In the sleepy market town of Bury St Edmunds there is an effigy on a 15th-century tomb. It still draws in the morbid and horrifies the curious. This central motif of The Undiscovered Country is the ornate resting place of one John Baret, a wealthy merchant.
His sepulchre is unusual – instead of the customary elegant carving of a living person, Baret is shown, notes Carl Watkins, with flesh "stretched tight as a drum over bones that almost protrude, face set hard in a rictus, the nose crumbled away, the work of decomposition already begun". Bury St Edmunds was well-known to MR James, who in 1895 published a monograph on the library in the town, and it seems inconceivable he didn't visit the tomb. James was a Cambridge medievalist and academic, as is Watkins, but there the resemblance ends. Those expecting a book of well-seasoned ghost stories may be disappointed.
Watkins's book about the rituals surrounding death in British culture is at its best with his medieval specialisation. He's also a fellow traveller to historical antiquarians – the better known, such as John Aubrey and Sir Thomas Browne, are here. Others include Rev JC Atkins at Danby, who wrote down the fading rituals and superstitions of his Yorkshire parishioners. Yorkshire was still suffused with the remnants of English Catholicism.
Fears of crossroads and the ritual of elaborate wakes that sometimes involved marching a coffin for many miles over the moors were not unusual. Bells must be rung at Halloween. Front doors must be left open at funerals. "The signs of life – ticking clocks and fireside warmth – must be put in suspense lest they draw the dead back into the world". In the 1860s, when Irish navvies came to Slaithwaite in North Yorkshire, they too held wakes. "The protestant natives looked at it in bewilderment," notes Watkins. "They were gazing into another world, the world of their ancestors." The Victorian vogue for spiritualism had its origins as much in Yorkshire's Keighley as in America.
This touches on a key issue of the book. British ghost-belief has remained problematic since the Reformation. To say you believed in ghosts was to identify yourself as a Catholic, which for many years after the death of Henry VIII was a dangerous thing to do.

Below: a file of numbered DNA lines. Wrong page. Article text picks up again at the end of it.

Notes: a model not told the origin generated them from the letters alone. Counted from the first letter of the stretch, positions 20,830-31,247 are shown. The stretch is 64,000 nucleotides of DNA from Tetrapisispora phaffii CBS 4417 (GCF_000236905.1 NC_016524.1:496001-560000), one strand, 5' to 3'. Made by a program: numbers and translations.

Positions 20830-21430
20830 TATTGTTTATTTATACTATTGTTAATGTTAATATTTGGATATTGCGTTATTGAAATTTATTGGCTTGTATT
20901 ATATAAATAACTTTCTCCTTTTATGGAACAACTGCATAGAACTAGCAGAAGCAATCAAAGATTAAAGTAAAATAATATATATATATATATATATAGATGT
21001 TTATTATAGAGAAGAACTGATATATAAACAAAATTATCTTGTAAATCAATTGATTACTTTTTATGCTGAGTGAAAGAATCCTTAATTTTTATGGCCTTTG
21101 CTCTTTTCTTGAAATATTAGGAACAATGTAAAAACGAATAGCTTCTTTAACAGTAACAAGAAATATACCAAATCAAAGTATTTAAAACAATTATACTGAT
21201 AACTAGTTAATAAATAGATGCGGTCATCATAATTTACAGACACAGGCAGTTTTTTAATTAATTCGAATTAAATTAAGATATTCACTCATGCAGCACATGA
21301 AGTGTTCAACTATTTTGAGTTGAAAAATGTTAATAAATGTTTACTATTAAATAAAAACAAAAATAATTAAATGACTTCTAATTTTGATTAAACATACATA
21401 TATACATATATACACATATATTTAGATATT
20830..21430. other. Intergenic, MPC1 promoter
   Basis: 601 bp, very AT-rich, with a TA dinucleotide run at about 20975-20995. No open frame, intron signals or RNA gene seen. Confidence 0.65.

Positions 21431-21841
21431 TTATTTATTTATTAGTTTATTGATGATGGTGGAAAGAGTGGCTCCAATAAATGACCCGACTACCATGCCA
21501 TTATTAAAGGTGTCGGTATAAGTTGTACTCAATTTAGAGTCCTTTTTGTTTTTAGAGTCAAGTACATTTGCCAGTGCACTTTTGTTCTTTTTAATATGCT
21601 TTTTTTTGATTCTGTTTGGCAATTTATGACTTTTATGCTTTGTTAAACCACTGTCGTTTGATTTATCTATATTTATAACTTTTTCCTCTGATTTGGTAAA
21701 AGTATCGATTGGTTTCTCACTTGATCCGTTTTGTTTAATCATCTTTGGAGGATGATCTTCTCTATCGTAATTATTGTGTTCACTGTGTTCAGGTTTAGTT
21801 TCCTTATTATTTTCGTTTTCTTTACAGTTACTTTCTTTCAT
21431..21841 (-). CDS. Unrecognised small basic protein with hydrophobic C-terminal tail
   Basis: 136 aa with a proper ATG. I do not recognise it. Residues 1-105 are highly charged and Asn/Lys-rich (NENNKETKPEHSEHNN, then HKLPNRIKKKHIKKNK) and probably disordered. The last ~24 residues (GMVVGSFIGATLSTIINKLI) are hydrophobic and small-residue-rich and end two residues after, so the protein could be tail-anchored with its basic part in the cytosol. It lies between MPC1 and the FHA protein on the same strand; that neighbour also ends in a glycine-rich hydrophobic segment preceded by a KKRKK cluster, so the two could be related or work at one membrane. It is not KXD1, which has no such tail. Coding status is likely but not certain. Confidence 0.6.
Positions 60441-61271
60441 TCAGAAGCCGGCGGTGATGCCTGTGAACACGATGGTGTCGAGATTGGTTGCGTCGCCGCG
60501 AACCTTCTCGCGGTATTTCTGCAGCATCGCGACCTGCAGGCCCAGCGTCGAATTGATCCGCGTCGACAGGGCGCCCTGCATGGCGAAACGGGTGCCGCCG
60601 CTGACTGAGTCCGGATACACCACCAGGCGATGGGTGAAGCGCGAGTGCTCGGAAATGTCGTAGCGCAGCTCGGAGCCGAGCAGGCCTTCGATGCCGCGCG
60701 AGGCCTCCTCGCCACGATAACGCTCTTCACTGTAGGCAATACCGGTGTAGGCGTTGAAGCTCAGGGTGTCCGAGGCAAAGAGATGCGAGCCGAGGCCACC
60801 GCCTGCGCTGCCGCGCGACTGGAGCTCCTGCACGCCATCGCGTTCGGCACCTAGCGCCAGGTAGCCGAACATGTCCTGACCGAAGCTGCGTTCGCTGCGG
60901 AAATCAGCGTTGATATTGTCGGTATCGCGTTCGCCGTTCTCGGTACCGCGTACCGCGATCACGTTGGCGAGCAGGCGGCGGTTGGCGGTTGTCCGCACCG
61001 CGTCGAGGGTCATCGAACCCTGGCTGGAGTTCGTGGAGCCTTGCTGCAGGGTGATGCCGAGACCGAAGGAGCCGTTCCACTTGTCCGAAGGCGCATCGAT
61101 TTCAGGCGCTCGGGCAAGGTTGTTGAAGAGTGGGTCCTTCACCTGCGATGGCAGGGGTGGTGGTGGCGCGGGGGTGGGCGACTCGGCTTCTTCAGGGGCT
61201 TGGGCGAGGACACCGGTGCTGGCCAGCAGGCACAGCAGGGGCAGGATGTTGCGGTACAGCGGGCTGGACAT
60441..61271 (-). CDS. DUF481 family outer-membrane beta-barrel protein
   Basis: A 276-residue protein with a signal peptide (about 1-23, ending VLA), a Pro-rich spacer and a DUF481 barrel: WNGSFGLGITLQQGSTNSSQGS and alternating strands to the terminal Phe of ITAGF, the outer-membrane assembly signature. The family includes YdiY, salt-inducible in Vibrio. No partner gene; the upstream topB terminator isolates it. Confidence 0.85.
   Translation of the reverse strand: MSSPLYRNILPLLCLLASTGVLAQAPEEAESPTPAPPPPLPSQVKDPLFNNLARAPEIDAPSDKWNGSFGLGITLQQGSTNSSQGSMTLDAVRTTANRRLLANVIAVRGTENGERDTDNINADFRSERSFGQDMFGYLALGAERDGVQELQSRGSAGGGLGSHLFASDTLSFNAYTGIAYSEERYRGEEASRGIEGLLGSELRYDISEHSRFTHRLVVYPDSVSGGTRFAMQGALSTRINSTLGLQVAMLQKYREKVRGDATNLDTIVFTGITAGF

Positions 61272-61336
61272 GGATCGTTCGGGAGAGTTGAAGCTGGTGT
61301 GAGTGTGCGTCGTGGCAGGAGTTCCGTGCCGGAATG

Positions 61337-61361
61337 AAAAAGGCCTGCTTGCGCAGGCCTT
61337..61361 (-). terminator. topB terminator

Better on aesthetics than social change, Watkins is least comfortable when venturing into the more modern world of the séance or discussing proto-socialists such as Robert Owen and David Richmond, and the theosophist Annie Besant. For them, hellfire was going the same way as purgatory. But even these non-conformist thinkers were still negotiating with the rituals around death. Hellfire was simply a separation from God.
There is one last return to the emotionally-charged catalfaque in the 20th century: the Tomb of the Unknown Soldier in Westminster Abbey, created in 1920 as a symbolic gesture. Watkins could have linked this with the resurgence of Catholicism in the UK in the First World War, with Catholic priests spreading tales about the Angels of Mons. But he's right – the archaic, ritual aspect of this gesture is a curious one in a world of tanks and gas.
By the rather unsatisfactory epilogue he talks about "post-Christian Britain" where ghosts have become "counter-cultural presences". I'm not aware of any such thing. Counter-cultural figures really weren't that interested in ghosts – demons maybe, in the case of William S Burroughs. Watkins means pop-culture – TV shows such as Most Haunted.
Culturally, ghosts show absolutely no sign of going away, and these phantoms are the true remnants of Watkins's medieval world. But our idea of ghosts has changed, and one survey showed that ghosts were simply now perceived as a "feeling". Where once our ancestors looked closely at an apparition to see whether they showed any sign of hellfire singeing their clothes, now we just think of them as an emotion field: a presence, a mood hanging in the air.
Roger Clarke's 'A Natural History of Ghosts' is published by Particular Books